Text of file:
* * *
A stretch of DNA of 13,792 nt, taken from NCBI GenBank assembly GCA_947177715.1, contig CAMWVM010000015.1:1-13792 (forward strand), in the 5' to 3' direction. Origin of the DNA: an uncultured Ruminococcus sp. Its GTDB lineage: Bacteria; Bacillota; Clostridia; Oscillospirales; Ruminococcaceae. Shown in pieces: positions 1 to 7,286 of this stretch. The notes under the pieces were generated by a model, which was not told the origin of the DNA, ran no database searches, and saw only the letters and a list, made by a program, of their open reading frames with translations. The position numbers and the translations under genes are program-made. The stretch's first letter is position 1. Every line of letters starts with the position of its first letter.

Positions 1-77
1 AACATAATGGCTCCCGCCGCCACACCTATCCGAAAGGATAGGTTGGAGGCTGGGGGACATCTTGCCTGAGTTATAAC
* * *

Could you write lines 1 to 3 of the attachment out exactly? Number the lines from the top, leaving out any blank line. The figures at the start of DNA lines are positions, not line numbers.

A stretch of DNA of 13,792 nt, taken from NCBI GenBank assembly GCA_947177715.1, contig CAMWVM010000015.1:1-13792 (forward strand), in the 5' to 3' direction. Origin of the DNA: an uncultured Ruminococcus sp. Its GTDB lineage: Bacteria; Bacillota; Clostridia; Oscillospirales; Ruminococcaceae. Shown in pieces: positions 1 to 7,286 of this stretch. The notes under the pieces were generated by a model, which was not told the origin of the DNA, ran no database searches, and saw only the letters and a list, made by a program, of their open reading frames with translations. The position numbers and the translations under genes are program-made. The stretch's first letter is position 1. Every line of letters starts with the position of its first letter.

Positions 1-77
1 AACATAATGGCTCCCGCCGCCACACCTATCCGAAAGGATAGGTTGGAGGCTGGGGGACATCTTGCCTGAGTTATAAC